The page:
Recently, in the run-up to the 50th anniversary of the assassination, the idea of a larger, hidden plot remains as prominent as ever. Robert F. Kennedy Jr., 14 years old at the time of his father’s murder, told The Washington Post that he now believes someone else was present in the pantry that night — that Sirhan Sirhan has been wrongly convicted of firing the fatal bullet. A new four-part Netflix series, “Bobby Kennedy for President,” directed by Dawn Porter, spends much of its final episode documenting the efforts of 92-year-old Paul Schrade, a labor advocate and important volunteer for Kennedy’s 1968 campaign — he was one of the five bystanders also shot that night — who for decades has been lobbying for a new investigation into the existence of a second gunman.

To be sure, throughout the 1960s, both federal and local law enforcement agencies — from the FBI’s terrifying COINTELPRO campaign to the Los Angeles Police Department’s Special Operations for Conspiracy unit (this was its actual title) — repeatedly conspired to infiltrate and disrupt civil rights organizations and political movements.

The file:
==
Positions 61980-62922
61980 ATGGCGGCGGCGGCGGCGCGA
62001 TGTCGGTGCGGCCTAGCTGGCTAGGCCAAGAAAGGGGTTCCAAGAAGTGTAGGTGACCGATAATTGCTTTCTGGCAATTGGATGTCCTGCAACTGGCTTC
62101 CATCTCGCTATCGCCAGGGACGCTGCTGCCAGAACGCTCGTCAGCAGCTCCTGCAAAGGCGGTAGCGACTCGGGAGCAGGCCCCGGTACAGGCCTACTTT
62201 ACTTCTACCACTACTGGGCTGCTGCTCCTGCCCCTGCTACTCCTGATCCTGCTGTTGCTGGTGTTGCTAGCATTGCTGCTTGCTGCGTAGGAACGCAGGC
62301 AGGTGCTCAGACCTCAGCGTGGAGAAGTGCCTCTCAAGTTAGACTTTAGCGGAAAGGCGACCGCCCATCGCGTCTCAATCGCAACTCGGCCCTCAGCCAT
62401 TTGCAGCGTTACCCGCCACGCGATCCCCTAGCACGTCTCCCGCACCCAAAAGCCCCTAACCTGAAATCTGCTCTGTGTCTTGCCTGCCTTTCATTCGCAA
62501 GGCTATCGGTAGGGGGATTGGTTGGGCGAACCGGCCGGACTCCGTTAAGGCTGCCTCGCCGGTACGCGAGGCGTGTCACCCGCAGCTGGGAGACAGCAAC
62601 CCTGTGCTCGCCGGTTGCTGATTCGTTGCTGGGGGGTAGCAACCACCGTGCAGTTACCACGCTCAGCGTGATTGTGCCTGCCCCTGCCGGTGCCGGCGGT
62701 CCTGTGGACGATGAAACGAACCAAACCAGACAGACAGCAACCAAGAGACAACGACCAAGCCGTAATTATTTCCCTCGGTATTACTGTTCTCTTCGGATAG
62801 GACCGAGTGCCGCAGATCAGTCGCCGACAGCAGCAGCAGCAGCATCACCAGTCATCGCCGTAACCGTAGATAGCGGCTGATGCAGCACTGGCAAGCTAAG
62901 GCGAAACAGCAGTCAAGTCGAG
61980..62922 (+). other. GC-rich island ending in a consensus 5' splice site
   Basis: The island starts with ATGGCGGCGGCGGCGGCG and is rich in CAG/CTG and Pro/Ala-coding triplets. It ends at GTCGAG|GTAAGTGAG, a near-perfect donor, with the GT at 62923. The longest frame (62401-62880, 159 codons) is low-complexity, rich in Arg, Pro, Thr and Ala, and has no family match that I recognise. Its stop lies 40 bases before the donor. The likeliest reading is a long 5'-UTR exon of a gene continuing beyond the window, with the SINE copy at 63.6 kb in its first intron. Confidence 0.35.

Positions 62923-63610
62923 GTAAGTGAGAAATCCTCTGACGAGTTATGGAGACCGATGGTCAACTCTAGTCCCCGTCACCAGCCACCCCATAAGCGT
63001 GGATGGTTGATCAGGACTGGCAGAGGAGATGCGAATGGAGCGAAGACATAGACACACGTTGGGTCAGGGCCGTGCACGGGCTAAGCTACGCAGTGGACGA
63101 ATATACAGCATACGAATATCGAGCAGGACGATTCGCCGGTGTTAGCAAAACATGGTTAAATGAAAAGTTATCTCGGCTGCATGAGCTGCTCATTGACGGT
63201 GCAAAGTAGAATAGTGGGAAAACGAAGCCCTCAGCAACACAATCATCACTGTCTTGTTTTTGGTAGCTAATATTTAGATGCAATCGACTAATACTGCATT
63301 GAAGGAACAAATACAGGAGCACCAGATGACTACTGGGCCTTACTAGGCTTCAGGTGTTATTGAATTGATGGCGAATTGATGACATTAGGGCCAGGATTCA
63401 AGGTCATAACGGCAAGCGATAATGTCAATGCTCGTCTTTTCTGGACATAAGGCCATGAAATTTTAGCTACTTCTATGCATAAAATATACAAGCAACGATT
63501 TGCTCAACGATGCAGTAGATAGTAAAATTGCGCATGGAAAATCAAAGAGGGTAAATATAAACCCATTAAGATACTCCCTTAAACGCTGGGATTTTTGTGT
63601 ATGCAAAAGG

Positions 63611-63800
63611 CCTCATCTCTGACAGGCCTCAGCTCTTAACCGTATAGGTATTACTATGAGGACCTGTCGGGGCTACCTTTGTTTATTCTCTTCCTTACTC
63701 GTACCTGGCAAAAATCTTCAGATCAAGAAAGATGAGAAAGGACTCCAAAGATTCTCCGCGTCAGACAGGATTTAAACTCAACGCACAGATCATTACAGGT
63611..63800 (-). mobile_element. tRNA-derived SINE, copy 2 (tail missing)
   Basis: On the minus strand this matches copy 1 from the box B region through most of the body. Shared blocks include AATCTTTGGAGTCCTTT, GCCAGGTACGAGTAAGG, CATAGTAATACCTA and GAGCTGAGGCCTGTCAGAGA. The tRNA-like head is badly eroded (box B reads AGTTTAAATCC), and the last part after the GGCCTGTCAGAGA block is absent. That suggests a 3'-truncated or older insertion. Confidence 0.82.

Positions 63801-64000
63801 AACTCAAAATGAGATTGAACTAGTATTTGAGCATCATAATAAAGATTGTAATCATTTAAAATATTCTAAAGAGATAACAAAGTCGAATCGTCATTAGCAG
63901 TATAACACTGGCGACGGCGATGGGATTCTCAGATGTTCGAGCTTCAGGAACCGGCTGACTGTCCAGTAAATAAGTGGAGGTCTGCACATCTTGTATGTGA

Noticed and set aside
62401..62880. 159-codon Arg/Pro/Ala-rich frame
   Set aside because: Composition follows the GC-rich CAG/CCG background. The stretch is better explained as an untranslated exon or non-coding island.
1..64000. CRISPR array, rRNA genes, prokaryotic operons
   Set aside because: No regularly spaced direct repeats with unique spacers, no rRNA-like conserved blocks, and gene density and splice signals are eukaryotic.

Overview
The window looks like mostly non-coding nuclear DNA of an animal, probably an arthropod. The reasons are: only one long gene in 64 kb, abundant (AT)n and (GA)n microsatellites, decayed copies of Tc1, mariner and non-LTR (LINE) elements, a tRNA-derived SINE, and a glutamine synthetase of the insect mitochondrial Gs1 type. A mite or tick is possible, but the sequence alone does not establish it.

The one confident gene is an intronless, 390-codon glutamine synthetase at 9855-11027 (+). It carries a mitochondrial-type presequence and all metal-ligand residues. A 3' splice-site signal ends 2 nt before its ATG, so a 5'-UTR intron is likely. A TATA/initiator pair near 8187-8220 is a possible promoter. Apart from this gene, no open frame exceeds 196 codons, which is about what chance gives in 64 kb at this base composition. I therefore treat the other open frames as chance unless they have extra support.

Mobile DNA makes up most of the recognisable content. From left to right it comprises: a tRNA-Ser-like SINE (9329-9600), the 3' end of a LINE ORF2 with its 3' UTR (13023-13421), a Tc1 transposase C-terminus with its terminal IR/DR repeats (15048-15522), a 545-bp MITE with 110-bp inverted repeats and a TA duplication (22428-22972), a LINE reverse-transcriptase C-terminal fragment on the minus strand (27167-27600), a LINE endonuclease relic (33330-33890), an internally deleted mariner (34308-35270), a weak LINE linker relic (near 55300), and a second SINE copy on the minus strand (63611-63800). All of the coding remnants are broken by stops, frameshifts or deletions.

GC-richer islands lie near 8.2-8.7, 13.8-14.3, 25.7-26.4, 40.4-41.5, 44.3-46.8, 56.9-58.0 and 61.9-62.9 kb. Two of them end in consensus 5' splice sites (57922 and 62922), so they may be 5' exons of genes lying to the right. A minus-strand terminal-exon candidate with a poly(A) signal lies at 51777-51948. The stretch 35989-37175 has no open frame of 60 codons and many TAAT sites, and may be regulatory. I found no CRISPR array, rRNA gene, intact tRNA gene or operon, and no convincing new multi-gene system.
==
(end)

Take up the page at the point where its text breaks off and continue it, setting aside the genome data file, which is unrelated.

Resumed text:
What’s more, in the days that followed Robert Kennedy’s murder, the investigation was handled poorly. The LAPD searched Sirhan’s residence without obtaining a warrant, claiming they’d been allowed to do so by family members. Afterward, Sam Yorty, the mayor of LA, revealed in an interview with Radio News International that they’d recovered incriminating notebooks at the house — “they’re not very clear,” he said, “but there’s a direct reference to the necessity to assassinate Senator Kennedy before June 5, 1968” — which amounted to an unbelievably reckless statement; a defense team could now argue against the inclusion of such evidence at a future trial on the grounds that Yorty had prejudiced future jurors.